May 30

Our first busy day this spring, sewing on the cloth from the prairie. We are at last using homespun. Hemmed a dozen towels today, looking much like the dish towels of old. Little Sister is to have an outfit from the same piece, but she quite glories in the idea of wearing homespun and coming out a regular Texan. The house servants are charmed to see the cloth. They have been fit suspects for the ragman for weeks. Mamma is readying up Charles, who has been a regular ragamuffin.

We are sorry Adeline, the seamstress, selected this as a fit time to run away. It keeps our hands full. Mamma sent Felix back to Mr. Smith and has Thomas in his place. We think he will be an improvement. …

Kate Stone’s Civil War: Nobly and fearlessly

In one of her longest and most beautiful passages, a heartbroken Kate Stone mourned the loss of yet another beloved brother.

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From 2012 to 2015, Stillness of Heart will share interesting excerpts from the extraordinary diary of Kate Stone, who chronicled her Louisiana family’s turbulent experiences throughout the Civil War era.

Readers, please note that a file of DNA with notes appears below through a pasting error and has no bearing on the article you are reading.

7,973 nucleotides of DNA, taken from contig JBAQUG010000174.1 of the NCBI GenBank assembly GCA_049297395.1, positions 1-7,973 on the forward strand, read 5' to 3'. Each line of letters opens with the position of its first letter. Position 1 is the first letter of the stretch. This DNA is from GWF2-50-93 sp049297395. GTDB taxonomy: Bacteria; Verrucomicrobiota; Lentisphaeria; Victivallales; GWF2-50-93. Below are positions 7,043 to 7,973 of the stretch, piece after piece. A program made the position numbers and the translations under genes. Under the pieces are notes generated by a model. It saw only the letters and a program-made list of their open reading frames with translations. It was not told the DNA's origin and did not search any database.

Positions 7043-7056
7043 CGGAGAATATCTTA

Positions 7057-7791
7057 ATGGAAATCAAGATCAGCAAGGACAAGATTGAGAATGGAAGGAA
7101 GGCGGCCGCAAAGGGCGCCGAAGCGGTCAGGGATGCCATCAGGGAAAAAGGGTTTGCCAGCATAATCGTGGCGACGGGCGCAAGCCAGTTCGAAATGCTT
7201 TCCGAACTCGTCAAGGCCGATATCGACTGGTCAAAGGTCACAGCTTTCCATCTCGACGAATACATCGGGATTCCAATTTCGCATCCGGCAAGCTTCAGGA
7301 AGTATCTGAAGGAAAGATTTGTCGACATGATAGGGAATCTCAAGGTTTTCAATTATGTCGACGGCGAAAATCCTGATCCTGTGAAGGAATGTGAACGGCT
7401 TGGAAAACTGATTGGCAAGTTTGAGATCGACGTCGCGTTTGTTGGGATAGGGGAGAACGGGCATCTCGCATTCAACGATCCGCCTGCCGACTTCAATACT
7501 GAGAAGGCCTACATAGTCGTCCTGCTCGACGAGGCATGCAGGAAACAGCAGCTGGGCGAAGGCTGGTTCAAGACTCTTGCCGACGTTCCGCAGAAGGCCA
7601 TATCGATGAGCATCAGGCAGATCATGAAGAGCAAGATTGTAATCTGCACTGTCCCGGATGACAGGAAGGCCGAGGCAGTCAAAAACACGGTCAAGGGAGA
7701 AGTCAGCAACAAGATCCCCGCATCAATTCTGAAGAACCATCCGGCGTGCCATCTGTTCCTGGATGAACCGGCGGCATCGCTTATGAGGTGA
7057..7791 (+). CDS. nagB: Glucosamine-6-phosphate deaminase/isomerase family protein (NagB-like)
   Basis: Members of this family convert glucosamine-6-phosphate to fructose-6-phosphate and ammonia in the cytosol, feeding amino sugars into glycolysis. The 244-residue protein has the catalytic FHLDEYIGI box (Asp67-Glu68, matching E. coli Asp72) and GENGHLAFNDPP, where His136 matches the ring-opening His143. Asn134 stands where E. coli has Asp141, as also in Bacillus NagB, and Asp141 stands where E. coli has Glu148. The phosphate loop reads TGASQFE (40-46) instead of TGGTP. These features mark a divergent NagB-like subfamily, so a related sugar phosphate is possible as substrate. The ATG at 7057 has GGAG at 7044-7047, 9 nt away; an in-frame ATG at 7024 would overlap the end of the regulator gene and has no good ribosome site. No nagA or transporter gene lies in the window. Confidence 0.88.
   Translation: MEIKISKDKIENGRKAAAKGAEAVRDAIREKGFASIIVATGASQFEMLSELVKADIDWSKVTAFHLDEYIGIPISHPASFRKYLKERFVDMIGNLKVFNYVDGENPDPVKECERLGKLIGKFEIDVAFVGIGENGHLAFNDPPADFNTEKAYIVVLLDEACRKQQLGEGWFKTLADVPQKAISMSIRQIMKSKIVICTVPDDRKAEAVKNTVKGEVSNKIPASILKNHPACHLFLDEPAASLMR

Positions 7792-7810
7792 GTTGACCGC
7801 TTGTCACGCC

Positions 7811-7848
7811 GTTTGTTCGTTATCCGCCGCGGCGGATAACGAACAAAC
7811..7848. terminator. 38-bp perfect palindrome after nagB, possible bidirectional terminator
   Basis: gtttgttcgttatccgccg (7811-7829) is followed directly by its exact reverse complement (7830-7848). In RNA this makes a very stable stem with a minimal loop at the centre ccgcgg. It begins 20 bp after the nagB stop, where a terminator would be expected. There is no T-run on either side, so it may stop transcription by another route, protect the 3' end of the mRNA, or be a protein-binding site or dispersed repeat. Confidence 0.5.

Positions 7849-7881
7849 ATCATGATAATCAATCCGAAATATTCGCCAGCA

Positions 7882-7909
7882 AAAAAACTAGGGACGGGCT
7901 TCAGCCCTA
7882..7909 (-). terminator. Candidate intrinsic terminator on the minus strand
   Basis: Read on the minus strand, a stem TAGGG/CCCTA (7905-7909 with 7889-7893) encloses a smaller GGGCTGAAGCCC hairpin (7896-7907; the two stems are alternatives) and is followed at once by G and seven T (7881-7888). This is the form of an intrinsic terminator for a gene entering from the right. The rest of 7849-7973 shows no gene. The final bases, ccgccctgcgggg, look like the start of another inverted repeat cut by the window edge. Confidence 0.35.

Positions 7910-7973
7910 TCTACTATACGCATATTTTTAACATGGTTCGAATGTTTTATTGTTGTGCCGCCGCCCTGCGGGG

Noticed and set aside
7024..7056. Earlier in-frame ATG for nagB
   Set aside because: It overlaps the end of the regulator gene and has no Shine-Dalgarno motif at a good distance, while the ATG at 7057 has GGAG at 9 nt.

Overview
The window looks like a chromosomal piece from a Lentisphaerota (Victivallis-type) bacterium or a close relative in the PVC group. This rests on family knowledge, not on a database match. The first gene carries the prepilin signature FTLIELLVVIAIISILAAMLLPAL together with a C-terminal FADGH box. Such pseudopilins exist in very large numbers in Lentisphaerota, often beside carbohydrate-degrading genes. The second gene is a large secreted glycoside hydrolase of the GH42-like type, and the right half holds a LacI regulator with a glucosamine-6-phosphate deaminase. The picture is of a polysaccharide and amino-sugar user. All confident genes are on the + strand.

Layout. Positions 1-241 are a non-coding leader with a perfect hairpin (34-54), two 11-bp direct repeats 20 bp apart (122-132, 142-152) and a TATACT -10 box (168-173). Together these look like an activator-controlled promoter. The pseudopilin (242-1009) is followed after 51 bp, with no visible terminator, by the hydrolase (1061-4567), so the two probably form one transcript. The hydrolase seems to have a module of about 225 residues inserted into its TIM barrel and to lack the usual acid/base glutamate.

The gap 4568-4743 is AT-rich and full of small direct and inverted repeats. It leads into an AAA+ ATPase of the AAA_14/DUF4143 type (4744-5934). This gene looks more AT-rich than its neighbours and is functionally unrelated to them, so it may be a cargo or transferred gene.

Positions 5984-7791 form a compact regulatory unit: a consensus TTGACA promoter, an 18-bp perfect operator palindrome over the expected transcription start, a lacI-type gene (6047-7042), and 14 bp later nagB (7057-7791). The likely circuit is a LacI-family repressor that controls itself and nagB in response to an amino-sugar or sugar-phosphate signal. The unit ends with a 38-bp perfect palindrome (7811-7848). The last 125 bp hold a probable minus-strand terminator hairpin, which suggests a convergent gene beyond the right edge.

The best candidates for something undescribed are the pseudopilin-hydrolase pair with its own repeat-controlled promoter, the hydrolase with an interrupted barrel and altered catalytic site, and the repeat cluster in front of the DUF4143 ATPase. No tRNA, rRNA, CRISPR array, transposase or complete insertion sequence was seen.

Learn more about Stone’s amazing life in 1861, 1862, 1863, 1864, 1865 and beyond. Click on each year to read more about her experiences. You can read the entire journal online here.

(Photo edited by Bob Rowen)

Stone recalled with heartbreaking beauty the loss of yet another beloved brother.

Note how Bonham stressed Coleman’s dignity and comfort throughout his physical deterioration, his medical care, and his serene death and moonlit funeral. Her letter turned his decline into a graceful ceremonial journey from life to death. Bonham tried to reassure Coleman’s mother that all Christian values were fulfilled (the Bible under the pillow, the constant prayers read, his hopes for divine forgiveness). It promised that Coleman’s masculinity was preserved right to the end (adoring women always nearby to care for him and kiss him, his brave endurance of terrible pain, his resolve bringing grown men to tears). It illustrated his final moments as unforgettable and fitting for a Southern gentleman (no undignified or embarrassing “contortion,” the retention of “his senses,” his grim but religiously devoted bearing).

Dec. 10, 1863